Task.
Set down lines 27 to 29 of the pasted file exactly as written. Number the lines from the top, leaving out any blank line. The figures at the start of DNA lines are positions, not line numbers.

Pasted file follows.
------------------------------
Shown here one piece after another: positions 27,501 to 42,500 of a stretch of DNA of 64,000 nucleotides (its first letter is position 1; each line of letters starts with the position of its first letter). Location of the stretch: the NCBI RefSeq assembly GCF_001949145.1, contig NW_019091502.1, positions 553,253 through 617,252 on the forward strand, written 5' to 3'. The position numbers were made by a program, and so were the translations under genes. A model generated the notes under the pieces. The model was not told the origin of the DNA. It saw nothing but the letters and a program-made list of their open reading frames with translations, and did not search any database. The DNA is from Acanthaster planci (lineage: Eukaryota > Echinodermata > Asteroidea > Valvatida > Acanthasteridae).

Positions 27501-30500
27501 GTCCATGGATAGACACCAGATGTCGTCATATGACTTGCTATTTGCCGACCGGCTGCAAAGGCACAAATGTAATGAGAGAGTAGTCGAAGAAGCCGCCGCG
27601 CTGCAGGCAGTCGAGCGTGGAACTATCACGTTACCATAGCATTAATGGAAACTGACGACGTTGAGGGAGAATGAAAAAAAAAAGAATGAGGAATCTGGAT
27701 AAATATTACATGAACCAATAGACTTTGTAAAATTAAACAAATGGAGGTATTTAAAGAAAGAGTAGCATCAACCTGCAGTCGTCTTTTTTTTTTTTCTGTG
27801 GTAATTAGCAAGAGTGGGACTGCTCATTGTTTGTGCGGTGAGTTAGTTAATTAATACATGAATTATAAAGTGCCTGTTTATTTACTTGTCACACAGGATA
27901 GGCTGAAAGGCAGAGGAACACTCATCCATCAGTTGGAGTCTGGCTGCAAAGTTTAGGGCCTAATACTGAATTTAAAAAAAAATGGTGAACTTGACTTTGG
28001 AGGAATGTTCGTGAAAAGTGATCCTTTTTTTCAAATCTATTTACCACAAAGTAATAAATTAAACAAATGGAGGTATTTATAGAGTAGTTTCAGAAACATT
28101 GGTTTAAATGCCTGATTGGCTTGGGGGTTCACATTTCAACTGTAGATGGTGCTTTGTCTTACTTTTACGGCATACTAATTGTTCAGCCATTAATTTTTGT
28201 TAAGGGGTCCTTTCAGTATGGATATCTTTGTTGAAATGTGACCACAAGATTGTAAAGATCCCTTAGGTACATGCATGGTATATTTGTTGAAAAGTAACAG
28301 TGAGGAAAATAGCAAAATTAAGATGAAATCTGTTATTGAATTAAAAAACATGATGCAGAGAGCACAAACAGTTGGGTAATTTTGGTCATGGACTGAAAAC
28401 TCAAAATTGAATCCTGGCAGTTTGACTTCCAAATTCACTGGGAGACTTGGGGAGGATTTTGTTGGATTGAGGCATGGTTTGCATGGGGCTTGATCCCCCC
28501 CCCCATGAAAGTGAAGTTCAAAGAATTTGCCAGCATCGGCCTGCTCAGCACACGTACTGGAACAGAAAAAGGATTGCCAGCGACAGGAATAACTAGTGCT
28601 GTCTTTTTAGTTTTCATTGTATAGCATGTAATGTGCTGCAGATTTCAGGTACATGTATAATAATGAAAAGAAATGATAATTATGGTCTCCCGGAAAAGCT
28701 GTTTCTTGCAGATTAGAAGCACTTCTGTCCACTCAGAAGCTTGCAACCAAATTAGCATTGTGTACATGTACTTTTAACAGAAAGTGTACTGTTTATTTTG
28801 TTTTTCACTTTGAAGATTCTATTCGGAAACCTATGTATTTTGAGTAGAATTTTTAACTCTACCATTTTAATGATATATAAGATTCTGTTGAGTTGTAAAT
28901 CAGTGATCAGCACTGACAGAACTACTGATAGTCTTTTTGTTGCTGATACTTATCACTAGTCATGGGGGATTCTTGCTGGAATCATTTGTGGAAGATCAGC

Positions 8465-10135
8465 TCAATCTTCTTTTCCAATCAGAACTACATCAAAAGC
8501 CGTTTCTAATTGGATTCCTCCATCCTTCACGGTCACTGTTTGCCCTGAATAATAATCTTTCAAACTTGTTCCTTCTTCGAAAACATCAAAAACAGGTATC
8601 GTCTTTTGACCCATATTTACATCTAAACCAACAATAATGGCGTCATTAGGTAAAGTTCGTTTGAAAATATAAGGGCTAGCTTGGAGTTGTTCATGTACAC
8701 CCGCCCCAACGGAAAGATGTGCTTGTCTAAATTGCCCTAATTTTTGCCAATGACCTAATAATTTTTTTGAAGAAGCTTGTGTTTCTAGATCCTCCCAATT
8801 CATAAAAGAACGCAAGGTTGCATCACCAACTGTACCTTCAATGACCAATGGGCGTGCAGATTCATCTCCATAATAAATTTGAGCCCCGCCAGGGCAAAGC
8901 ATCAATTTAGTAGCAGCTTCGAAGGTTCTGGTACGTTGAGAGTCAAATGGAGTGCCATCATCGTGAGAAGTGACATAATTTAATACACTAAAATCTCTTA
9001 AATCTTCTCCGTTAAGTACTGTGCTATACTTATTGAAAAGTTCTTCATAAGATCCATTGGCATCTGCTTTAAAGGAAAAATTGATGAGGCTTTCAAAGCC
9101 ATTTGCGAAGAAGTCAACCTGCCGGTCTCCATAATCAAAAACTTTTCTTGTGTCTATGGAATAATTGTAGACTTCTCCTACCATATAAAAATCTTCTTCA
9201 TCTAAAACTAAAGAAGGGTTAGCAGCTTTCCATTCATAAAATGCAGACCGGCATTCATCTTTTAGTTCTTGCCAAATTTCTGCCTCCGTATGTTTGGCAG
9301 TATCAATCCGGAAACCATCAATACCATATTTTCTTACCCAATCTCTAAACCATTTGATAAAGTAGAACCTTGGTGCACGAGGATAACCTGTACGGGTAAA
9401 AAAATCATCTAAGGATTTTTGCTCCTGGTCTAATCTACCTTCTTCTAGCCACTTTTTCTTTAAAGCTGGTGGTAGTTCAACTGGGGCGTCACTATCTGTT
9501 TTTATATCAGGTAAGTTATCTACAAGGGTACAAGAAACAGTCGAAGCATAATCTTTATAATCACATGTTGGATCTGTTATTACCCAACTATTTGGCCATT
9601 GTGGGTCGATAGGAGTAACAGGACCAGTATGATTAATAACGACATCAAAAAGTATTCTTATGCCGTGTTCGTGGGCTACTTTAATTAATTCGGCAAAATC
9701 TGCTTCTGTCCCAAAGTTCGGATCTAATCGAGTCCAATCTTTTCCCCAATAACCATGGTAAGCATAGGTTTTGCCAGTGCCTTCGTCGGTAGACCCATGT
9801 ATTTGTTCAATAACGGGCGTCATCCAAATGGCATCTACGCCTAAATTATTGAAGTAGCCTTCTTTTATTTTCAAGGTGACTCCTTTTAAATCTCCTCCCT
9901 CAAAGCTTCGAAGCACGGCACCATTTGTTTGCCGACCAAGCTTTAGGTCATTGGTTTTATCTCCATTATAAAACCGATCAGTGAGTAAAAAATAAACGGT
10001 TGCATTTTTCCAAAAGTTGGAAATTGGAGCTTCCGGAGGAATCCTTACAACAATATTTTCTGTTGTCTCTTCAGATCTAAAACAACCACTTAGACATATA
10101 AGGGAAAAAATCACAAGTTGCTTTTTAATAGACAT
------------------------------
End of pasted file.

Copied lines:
9201 TCTAAAACTAAAGAAGGGTTAGCAGCTTTCCATTCATAAAATGCAGACCGGCATTCATCTTTTAGTTCTTGCCAAATTTCTGCCTCCGTATGTTTGGCAG
9301 TATCAATCCGGAAACCATCAATACCATATTTTCTTACCCAATCTCTAAACCATTTGATAAAGTAGAACCTTGGTGCACGAGGATAACCTGTACGGGTAAA
9401 AAAATCATCTAAGGATTTTTGCTCCTGGTCTAATCTACCTTCTTCTAGCCACTTTTTCTTTAAAGCTGGTGGTAGTTCAACTGGGGCGTCACTATCTGTT